Dr. Ashish Jha, a professor at Harvard's School of Public Health and an author of this report as well says, "One of things that happened in Pittsburgh, in the pediatric ICU was that when the electronic system was put in, it really changed the way doctors and nurses interacted and the way they worked together. Physicians started spending a lot less time at the bedside and they were spending a lot more time staring at the computer screen, and interacting less with nurses and interacting less with patients. And there's a lot of information you pick up when you speak directly with people that when you go to purely electronic communication, you miss."

Two diametrically opposed possible explanations for the increased inattention of doctors to their human colleagues and customers (aka patients) came to mind:

  • the health information technology (HealthIT) systems are so well designed that doctors are becoming engrossed in the wealth of information newly available to them
  • the new HealthIT systems are so poorly designed that doctors are being needlessly distracted by confusing and unintuitive interfaces that require significant attention to navigate effectively.

HealthITandPatientSafety_coverAfter downloading and skimming the report [a pre-publication version of which is available as a free PDF], it appears that the latter explanation is most on point. Chapter 4 of the report, Opportunities to Build a Safer System for Health IT, includes observations, analysis and recommendations for usability, workflow and other human-computer interaction (HCI) issues involved in the design of effective Health IT systems. The report includes chapters on other topics involving information and technology (many of which incorporate elements of HCI), but it is encouraging to see such a strong human-centered focus on what is, by definition, a very human-centered domain.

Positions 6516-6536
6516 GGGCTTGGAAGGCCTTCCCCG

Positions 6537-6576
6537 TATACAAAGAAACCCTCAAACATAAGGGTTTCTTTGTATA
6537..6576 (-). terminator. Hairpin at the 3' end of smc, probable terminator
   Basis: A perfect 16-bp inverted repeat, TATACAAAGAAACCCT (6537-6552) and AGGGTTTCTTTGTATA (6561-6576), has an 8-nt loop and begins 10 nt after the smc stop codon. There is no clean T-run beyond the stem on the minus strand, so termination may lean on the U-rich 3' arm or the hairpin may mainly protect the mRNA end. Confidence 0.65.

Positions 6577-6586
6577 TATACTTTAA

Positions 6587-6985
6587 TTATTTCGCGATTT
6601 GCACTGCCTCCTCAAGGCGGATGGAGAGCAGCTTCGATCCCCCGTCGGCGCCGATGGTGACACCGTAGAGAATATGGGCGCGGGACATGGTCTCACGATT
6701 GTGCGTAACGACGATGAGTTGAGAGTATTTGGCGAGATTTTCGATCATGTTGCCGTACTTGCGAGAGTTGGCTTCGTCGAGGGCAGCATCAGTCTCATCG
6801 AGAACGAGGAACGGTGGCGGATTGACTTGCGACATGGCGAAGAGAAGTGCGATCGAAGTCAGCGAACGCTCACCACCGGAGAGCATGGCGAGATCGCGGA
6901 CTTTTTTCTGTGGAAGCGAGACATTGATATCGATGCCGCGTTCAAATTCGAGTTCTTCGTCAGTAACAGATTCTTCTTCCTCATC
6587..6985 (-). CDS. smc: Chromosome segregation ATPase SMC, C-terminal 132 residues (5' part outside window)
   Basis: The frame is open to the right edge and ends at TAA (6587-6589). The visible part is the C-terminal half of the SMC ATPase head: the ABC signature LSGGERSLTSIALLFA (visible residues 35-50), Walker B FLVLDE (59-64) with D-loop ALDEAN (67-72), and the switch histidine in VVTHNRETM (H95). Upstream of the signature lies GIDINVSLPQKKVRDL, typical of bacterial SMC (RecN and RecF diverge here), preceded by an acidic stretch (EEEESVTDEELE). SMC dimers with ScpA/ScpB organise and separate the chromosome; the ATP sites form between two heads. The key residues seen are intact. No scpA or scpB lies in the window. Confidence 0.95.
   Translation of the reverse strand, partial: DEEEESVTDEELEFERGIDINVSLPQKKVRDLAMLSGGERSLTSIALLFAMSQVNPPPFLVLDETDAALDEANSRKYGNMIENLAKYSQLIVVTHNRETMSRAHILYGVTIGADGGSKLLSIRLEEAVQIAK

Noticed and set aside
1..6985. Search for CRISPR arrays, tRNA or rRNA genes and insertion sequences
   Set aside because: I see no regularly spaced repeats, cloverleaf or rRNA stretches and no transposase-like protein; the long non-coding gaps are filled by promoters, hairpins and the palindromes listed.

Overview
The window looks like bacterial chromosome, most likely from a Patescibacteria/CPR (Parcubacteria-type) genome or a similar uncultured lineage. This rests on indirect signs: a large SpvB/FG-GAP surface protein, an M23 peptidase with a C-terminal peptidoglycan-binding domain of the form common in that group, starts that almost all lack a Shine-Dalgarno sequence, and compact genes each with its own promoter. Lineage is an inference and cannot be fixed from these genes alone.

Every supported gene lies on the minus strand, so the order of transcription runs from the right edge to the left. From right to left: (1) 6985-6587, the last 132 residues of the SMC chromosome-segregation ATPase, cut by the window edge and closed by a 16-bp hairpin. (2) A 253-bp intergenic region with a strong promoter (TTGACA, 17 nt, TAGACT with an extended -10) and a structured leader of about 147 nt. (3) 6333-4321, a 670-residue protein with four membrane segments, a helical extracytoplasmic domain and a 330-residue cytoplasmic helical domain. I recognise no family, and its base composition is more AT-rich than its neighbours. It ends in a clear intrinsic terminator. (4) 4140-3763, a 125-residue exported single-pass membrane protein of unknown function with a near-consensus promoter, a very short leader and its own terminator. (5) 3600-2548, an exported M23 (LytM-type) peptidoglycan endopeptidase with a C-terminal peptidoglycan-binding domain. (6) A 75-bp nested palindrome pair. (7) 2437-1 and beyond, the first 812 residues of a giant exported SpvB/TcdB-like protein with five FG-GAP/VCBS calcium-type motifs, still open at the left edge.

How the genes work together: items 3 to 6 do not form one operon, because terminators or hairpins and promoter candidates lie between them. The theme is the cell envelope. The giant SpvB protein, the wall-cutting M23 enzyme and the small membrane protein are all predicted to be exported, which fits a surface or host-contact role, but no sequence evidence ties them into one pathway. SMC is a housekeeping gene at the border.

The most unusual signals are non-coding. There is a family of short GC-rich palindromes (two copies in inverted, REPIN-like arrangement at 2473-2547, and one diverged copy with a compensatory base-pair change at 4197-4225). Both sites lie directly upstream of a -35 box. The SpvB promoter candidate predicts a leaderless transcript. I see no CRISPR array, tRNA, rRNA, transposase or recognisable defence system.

Among the observations shared by the committee who authored the report is a strident call for usability as a mission-critical factor:

The committee expressed concerns that poor [Health IT] usability ... is one of the single greatest threats to patient safety. On the other hand, once improved, it can be an effective promoter of patient safety. [emphasis added]

Among the relevant references they recommend for improving usability:

Unfortunately, I don't currently have the time to dig more deeply into the report or the wealth of references it cites (I have 75 midterm Operating Systems exams to grade in the next 36 hours). However, in my [re]new[ed] role as educator, I will be teaching a class on HCI next quarter and am pondering how I might indulge my increasing interest in computer supported cooperative healthcare and find ways of focusing on healthcare issues as a stimulating and worthwhile problem domain for undergraduate students learning about HCI.

Having recently read a compelling NYTimes article on Why Science Majors Change Their Minds (It's Just So Darn Hard) - which emphasized the increasing importance of design, projects, problem solving and social service to motivate students studying Science, Technology, Engineering and Math (STEM) - I'm eager to put some of these ideas into practice.

[Update: The New York Times has a related article on doctor-computer interaction, which focuses on the distraction caused by highly engaging IT devices and services that are not designed specifically for healthcare: As Doctors Use More Devices, Potential for Distraction Grows (found via a post on Distraction at Josephine Ensign's "Medical Margins" Blog).]